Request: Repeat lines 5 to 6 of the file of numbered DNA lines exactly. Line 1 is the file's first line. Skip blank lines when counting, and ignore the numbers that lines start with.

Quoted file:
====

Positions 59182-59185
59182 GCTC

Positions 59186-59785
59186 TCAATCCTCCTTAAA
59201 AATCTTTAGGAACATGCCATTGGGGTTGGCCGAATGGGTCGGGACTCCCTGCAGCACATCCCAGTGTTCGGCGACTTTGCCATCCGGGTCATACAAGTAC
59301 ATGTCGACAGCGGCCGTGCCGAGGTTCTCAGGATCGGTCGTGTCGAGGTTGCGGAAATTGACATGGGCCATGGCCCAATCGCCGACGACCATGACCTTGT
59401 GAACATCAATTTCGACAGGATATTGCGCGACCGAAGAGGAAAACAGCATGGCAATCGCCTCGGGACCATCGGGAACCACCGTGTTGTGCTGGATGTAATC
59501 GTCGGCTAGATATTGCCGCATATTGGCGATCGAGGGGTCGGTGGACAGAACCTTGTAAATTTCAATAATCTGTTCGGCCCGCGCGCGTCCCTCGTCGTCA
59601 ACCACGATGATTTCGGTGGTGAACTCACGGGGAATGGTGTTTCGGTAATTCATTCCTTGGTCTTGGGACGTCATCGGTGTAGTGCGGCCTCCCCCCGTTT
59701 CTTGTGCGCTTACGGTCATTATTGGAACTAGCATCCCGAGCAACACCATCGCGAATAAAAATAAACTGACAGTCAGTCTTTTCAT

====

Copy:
59201 AATCTTTAGGAACATGCCATTGGGGTTGGCCGAATGGGTCGGGACTCCCTGCAGCACATCCCAGTGTTCGGCGACTTTGCCATCCGGGTCATACAAGTAC
59301 ATGTCGACAGCGGCCGTGCCGAGGTTCTCAGGATCGGTCGTGTCGAGGTTGCGGAAATTGACATGGGCCATGGCCCAATCGCCGACGACCATGACCTTGT